-1

Early this year we submitted and presented a paper on an IEEE conference. However, due to the page limit we had leave out quite a few of our experiments and results. As most the work has been carried out already, I would like to submit an extended version of that paper to a journal. Unfortunately the best fit is a special issue at another publisher.

Now comes the tricky part: What exactly does IEEE's copyright on our previous work cover? It is no problem for me to rewrite the text, redraw the included figures, and add a reference to the conference paper in the introduction. But as the added content comes from additional experiments and measurements, the sections on related work and methodology will still repeat the same ideas and formulas as before.

1
  • Please clarify your specific problem or provide additional details to highlight exactly what you need. As it's currently written, it's hard to tell exactly what you're asking.
    – Community Bot
    Dec 8, 2021 at 17:01

1 Answer 1

1

Perhaps you can get permission from IEEE for this, though I doubt it. You likely have a specific license for the work that covers some but not all uses. I doubt that including the bulk of the earlier work within the latter is allowed, but you have to check. If it isn't specifically allowed, then getting explicit permission from IEEE is probably essential.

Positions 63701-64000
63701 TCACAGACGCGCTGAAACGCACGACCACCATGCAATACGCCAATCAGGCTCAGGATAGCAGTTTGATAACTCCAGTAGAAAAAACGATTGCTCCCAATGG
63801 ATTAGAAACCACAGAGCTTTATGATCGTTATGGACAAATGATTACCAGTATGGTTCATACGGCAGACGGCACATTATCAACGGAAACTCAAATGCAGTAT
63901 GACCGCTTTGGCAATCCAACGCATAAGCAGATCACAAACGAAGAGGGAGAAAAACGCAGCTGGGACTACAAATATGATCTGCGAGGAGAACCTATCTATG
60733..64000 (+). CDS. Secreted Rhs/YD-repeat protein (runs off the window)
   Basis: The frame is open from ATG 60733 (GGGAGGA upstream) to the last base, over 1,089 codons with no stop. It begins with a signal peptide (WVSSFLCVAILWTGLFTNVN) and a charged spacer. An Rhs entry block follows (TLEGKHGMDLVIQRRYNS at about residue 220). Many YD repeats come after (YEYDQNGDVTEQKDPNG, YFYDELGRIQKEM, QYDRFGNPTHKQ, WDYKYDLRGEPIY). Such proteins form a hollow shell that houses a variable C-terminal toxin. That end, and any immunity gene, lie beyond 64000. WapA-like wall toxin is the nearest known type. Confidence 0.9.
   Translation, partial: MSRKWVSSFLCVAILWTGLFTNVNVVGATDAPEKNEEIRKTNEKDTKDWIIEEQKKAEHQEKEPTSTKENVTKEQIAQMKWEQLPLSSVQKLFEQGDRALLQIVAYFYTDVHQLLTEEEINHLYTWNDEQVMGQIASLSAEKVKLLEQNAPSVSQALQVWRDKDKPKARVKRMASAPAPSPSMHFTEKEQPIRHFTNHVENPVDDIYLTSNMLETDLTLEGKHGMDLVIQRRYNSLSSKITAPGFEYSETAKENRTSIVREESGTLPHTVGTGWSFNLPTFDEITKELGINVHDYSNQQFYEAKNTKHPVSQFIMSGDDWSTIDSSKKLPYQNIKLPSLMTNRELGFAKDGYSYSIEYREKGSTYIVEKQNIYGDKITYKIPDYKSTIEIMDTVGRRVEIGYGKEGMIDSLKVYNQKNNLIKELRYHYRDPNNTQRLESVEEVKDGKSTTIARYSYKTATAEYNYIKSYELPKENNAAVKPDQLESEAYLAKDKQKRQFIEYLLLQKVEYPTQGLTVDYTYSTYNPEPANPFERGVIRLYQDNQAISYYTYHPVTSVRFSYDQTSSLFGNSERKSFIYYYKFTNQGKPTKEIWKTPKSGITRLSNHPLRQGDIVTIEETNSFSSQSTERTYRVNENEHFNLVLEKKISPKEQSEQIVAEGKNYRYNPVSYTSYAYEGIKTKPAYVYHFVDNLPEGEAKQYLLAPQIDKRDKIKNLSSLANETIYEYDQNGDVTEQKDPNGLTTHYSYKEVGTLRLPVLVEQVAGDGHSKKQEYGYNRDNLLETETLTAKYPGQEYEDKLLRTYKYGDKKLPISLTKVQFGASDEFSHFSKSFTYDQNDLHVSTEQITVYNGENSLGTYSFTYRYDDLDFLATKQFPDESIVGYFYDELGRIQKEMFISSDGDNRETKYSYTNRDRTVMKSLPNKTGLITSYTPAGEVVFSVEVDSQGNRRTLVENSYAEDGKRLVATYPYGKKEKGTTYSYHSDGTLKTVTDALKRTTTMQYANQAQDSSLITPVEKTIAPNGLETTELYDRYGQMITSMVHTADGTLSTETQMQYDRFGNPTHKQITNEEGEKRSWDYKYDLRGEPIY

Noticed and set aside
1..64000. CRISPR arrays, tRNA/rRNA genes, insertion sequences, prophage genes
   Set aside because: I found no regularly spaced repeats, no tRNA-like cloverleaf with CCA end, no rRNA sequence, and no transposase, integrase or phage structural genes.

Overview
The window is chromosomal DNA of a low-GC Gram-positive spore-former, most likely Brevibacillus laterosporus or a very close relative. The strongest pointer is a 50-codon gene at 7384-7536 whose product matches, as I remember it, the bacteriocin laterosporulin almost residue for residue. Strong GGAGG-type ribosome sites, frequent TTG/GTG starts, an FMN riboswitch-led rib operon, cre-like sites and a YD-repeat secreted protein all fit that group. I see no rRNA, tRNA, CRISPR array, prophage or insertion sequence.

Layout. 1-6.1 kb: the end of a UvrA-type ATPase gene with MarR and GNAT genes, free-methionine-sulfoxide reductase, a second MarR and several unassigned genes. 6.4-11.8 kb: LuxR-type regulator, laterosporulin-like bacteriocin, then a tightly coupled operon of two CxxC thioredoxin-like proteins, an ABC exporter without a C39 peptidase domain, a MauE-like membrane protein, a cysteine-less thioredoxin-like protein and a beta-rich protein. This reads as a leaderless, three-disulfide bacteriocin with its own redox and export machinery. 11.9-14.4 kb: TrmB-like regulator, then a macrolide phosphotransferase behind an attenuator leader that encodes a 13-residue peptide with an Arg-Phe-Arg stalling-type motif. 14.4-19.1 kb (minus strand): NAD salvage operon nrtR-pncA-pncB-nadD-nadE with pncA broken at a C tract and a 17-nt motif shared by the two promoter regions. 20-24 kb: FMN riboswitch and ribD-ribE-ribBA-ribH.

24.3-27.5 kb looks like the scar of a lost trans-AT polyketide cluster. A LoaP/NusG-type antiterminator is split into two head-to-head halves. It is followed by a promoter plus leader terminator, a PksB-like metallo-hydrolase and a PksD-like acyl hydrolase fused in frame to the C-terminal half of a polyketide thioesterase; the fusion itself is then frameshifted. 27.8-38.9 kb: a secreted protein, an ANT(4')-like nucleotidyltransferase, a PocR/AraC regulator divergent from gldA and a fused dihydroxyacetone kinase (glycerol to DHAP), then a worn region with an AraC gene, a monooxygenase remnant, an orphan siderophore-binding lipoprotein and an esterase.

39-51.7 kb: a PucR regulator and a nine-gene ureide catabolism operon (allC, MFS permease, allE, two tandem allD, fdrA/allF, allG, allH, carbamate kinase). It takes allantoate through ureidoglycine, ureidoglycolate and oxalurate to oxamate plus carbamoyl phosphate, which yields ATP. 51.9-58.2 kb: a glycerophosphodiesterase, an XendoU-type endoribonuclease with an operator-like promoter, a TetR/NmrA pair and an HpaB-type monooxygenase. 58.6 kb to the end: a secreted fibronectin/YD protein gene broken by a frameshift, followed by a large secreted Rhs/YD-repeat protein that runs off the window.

You are probably better off writing up the new work treating the older one much as you would the work of another: quoting judiciously and citing as needed. People extend the work of others in this way quite regularly, so it isn't impossible.

Citation will save you from charges of self plagiarism, but you are in danger of copyright infringement.

Paraphrasing extensively and redrawing figures isn't going to save you as the rights for that are held by the copyright holder.

The problem is that if IEEE considers that it has a financial interest in the original, then a new paper "incorporating" the old in some way will reduce that value. It is what copyright is actually designed for.

And, keeping IEEE happy is probably in your best long-term interest as you are likely to want to deal with them in the future.

Laws vary, of course, but you have only limited license to act. Consult a lawyer for specific details, of course.

I suspect, also, that another publisher would be wary of publishing something that incorporated large parts of a work copyrighted by another publisher.

And, the advantage to you of a "new" paper is that you get a "new" paper.

1
  • Thank you for your considerations. Since the additional evaluations make only limited sense without the context of the methodology and direct comparison to the other results I'll go for an IEEE journal then. There are a few that explicitly encourage submission of extended conference papers... Was mainly hoping to avoid the page limit / overlength fee.
    – exocore
    Dec 8, 2021 at 18:25

You must log in to answer this question.

Not the answer you're looking for? Browse other questions tagged .